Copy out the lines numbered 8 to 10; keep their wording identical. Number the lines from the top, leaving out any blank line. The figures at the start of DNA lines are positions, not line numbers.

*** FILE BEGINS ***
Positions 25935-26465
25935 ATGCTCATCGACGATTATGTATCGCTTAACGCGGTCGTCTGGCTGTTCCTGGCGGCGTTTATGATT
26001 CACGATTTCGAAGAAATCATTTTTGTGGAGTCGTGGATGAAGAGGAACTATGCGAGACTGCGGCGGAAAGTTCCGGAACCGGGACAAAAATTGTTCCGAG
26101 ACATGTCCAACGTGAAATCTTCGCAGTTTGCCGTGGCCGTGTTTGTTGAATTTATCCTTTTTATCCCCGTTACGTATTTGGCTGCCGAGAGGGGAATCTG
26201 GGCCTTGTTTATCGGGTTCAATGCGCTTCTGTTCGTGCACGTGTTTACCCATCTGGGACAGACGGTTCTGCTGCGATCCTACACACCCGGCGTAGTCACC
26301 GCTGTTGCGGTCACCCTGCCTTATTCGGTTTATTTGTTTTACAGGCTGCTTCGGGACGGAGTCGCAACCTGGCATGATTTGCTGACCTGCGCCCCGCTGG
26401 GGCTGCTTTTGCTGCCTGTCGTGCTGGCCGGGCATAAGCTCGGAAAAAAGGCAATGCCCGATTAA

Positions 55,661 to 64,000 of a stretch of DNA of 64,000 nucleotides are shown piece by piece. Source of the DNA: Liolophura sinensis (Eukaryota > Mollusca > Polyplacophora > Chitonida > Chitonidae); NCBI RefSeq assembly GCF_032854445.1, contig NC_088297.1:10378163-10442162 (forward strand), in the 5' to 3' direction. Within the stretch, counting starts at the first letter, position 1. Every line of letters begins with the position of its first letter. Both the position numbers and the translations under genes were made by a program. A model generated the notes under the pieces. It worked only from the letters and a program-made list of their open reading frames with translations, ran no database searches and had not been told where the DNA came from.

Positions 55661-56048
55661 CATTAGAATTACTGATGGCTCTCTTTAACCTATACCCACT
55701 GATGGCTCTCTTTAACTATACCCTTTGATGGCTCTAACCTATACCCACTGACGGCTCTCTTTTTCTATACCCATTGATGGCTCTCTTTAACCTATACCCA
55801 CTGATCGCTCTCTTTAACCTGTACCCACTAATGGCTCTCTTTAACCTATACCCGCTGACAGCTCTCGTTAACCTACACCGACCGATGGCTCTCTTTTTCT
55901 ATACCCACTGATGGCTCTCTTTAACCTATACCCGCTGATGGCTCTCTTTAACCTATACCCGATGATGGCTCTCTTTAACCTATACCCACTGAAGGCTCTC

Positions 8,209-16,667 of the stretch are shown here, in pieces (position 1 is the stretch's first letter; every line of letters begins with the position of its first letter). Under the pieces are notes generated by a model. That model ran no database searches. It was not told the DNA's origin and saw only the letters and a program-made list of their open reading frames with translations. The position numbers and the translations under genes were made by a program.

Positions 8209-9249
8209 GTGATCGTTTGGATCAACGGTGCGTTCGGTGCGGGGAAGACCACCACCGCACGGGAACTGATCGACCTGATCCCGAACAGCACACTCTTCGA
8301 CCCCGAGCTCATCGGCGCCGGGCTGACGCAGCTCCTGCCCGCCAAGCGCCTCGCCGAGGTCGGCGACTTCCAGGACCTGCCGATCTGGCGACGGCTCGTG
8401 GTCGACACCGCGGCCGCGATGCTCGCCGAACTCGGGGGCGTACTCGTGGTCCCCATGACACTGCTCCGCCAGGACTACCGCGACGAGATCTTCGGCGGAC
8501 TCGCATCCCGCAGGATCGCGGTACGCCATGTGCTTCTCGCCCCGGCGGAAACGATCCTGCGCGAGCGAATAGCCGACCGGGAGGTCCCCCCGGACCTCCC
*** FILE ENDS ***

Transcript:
Positions 55,661 to 64,000 of a stretch of DNA of 64,000 nucleotides are shown piece by piece. Source of the DNA: Liolophura sinensis (Eukaryota > Mollusca > Polyplacophora > Chitonida > Chitonidae); NCBI RefSeq assembly GCF_032854445.1, contig NC_088297.1:10378163-10442162 (forward strand), in the 5' to 3' direction. Within the stretch, counting starts at the first letter, position 1. Every line of letters begins with the position of its first letter. Both the position numbers and the translations under genes were made by a program. A model generated the notes under the pieces. It worked only from the letters and a program-made list of their open reading frames with translations, ran no database searches and had not been told where the DNA came from.

Positions 55661-56048
55661 CATTAGAATTACTGATGGCTCTCTTTAACCTATACCCACT